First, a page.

2. Matching test
    In this test, samples of different odors (For example: vanilla, thyme, floral) above the threshold are prepared and candidates are asked to familiarize themselves with those odors. Then they are presented with series of samples labelled with the three digit code and they have to match the samples and describe the sensation they are experiencing.
  3. Detection of basic taste
    Candidates are given solutions of sweet, bitter, salty and sour taste along with water. They have to correctly identify all basic tastes.
  4. Odor recognition test
    In this test candidates are given different odor samples related to the product that will be eventually evaluated. Some odors are easy to recognize for example: tea, coffee, garlic, orange while others might be unfamiliar (like: rancid butter, mushroom, bitter almond, camphor). In order to become part of the panel candidates must be able to identify 65% of the odors.
  5. Texture characterization
    In this test candidates are provided samples of different textures such as soft, crunchy, gummy, spongy and candidates have to describe the texture of each product. If they are able to score 65% of the maximum score then they are included in the panel.

General guidance for design of test rooms

The testing rooms used in the sensory evaluation should have minimum distractions and it should have controlled conditions such as temperature, humidity, air circulation, color and lighting.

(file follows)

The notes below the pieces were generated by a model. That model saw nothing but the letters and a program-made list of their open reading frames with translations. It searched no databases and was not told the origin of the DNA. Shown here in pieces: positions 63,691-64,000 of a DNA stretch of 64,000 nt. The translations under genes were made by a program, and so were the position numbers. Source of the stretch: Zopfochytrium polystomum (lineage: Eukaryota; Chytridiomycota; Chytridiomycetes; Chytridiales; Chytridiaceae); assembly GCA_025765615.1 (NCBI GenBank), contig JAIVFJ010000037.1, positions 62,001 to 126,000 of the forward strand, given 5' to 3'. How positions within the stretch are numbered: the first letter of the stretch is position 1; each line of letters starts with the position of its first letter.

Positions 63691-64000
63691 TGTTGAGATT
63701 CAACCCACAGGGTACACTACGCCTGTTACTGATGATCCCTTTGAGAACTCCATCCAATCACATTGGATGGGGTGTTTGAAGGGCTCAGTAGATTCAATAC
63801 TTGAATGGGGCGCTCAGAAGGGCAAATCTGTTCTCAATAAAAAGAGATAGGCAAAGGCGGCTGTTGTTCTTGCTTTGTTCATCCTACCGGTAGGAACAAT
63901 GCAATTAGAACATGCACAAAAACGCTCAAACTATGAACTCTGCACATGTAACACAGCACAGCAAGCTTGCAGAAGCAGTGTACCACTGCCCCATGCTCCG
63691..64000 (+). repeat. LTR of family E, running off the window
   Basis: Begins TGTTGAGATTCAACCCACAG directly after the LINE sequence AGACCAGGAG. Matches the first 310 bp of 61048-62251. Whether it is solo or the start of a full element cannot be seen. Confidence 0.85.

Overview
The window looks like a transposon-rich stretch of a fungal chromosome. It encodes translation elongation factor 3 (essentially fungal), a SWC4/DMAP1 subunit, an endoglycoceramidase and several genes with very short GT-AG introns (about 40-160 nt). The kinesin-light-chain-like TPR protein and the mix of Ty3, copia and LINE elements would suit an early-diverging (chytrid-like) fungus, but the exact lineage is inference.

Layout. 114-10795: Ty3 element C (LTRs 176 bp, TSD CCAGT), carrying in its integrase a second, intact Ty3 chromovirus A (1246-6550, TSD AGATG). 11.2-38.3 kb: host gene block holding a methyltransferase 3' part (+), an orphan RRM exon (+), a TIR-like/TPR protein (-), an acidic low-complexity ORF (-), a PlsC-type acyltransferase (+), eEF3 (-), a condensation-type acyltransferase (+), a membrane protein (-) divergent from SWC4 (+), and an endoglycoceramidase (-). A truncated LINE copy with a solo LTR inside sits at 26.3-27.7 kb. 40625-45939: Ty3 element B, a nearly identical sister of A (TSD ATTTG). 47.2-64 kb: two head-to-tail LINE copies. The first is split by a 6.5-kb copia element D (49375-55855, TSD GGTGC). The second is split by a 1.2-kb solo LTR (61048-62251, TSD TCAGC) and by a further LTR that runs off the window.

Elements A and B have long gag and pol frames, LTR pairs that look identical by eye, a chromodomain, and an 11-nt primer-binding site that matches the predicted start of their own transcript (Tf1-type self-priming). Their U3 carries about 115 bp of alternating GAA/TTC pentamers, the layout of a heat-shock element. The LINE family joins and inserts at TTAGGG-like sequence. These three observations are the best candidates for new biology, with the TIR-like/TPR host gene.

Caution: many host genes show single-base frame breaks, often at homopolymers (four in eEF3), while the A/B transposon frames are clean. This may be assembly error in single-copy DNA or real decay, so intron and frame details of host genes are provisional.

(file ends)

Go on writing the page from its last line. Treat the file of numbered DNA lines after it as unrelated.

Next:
The test facility should at least consist of testing booths and preparation area. But if possible then there should be waiting area for panelists, coatroom, storage room for supplies and samples. The testing facility shouldn’t be close to busy area for example: near a cafeteria. It is also important to make sure the facility can be easily accessed by panelists with physical disabilities.

Temperature and humidity

The temperature and humidity of the testing booth should be 22–24°C and 45–55% respectively (Morten Meilgaard, Gail Vance Civille and B Thomas Carr, 2007). There should be no odor in the booth that influence the sensory evaluation of a panelist. This can be achieved by installing activated carbon filters in the ventilation system (ISO,2007)

Color and lighting

The walls of the booth should be off-white and lighting should be uniform and controllable. The ideal illumination for the testing booth is 700-800 lx (Lawless & Heymann, 2010). Colored lights can be used to mask the differences in product appearance.


Society of Sensory Science. (2016). Society of Sensory Science. [online] Available at: Society of Sensory Professionals .

Rogers, L., 2018. Sensory Panel Management: A Practical Handbook for Recruitment, Training and Performance. Woodhead Publishing.

International Organization for Standardization [ISO](1993) – Sensory analysis – General guidance for the selection, training and monitoring of assessors

Morten Meilgaard, Gail Vance Civille and B Thomas Carr (2007). Sensory evaluation techniques. Boca Raton: Taylor & Francis.

‌International Organization for Standardization [ISO](2007) – Sensory analysis – General guidance for the design of test rooms.

LAWLESS, H. T., & HEYMANN, H. (2010). Sensory evaluation of food: principles and practices. New York, Springer.